Salishan Family Investment Center (1724 East 44th St, Tacoma, WA)
Learn the ways of proper recycling and play a little Garbage Bingo. Enjoy free snacks, fun giveaway items, and prizes for our Garbage Bingo winners! Spanish, Russian, Korean, and Vietnamese interpreters provided.
Saturday May 31st : First Creek Restoration and Clean-up Event
East T St and East 39th St, Tacoma WA
Join us to help restore First Creek by removing invasive weeds and trash. Stick around after for a light lunch and fun giveaway items. Spanish and Russian interpreters will be provided.
To learn more and register for these events, click here.
Questions? Contact: Jennifer Chang firstname.lastname@example.org
Urban Forests in our region are expected to suffer negative impacts due to climate change. At the same time, they play an integral role in mitigating the effects of climate change by reducing temperatures, sequestering carbon, and capturing stormwater runoff from increases in precipitation. The 6th Annual Urban Forest Symposium, hosted by Plant Amnesty and the University of Washington, takes an in-depth look at climate change and considers the impact to the urban forests in our region. Learn about the climatic changes our region can expect and strategies that can be used to plan and manage for a healthy and resilient urban forest. Regional experts will discuss the expected changes to the climate, urban forest responses, and what urban foresters and advocates can do to prepare. Presentations will be relevant to urban foresters, landscape professionals, restoration ecologists, tree care professionals, consulting arborists, sustainability professionals, urban planners, landscape designers, landscape architects, municipal managers, and tree advocates.
Here are the details:
What: 6th Annual Urban Forest Symposium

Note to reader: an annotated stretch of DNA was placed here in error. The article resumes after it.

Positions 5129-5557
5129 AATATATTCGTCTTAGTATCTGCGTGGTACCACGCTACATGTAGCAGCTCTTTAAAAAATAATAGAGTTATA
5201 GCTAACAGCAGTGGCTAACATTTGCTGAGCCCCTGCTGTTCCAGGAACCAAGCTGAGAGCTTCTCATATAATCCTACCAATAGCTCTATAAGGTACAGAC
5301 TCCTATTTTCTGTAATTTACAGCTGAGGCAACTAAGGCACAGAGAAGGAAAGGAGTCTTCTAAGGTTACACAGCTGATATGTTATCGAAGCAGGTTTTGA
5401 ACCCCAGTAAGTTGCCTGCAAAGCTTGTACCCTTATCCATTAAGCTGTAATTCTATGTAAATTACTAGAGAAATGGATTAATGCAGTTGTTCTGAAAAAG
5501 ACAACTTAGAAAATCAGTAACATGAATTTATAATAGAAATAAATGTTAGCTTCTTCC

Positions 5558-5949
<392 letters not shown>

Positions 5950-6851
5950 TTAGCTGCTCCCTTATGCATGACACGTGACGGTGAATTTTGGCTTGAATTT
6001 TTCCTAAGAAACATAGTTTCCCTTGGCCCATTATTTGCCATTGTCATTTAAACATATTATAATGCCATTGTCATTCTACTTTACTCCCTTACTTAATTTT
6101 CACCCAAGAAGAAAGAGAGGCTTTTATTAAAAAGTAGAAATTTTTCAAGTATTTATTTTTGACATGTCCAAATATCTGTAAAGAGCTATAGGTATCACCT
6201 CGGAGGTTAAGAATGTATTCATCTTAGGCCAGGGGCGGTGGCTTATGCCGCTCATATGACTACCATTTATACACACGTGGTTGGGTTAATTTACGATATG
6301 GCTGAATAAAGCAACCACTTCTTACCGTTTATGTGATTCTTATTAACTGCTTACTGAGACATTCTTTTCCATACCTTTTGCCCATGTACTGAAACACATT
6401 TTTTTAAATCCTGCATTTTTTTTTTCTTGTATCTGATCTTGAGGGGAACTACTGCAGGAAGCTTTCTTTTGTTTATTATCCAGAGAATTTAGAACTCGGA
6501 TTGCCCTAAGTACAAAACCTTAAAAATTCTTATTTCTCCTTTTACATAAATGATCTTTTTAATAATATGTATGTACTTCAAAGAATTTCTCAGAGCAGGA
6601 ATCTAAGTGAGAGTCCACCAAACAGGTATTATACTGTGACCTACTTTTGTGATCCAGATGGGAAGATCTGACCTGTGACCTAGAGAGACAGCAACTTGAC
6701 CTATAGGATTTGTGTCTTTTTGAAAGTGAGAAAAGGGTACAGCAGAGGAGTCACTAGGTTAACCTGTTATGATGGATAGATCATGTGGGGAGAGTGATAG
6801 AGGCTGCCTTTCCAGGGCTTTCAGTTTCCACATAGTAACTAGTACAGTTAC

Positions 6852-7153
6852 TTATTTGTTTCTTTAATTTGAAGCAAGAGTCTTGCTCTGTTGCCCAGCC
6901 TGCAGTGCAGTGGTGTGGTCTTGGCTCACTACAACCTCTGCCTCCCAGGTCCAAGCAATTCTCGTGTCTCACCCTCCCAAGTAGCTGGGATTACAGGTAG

When: Wednesday, May 28, 9am to 4:30pm
Where:University of Washington Botanic Gardens’ Center for Urban Horticulture, 3501 NE 41st St, Seattle, WA 98105
Cost: $75 per person. Lunches available for $15. Free lunch included for the first 100 registrants.
Contact: email@example.com or 206-685-8033.
Greg McPherson, Research Forester, Urban Ecosystems and Social Dynamics – Pacific Southwest Research Station, USDA Forest Service
Jim Robbins, journalist and author of The Man Who Planted Trees
Nick Bond, Washington State Climatologist and Principal Research Scientist for the UW Joint Institute for the Study of the Atmosphere and Ocean
Nancy Rottle, RLA, ASLA, Associate Professor at University of Washington and founding Director of the UW Green Futures Research and Design Lab
Tom Hinckley, Professor Emeritus, University of Washington School of Environmental and Forest Sciences
Drew Zwart, Ph.D. Plant Pathology and Physiology, Bartlett Tree Experts
Municipal representatives on putting urban forest-related climate change plans into action
Photo credit: Stephanie Jeter.
Yet another reason our urban forests are such an important part of the City: they help improve the lives of people living with dementia. According to the Alzheimer’s Association, every 68 seconds someone in the United States is diagnosed with Alzheimer’s disease. It’s hard to change the statistics regarding memory loss, but Seattle Parks and Recreation is trying to change the memory loss story. By offering programming specifically designed to comfort, engage, and inspire people suffering from memory loss, recreation specialist Mari Becker says, “We are part of the movement to transform what it means to be living with dementia.”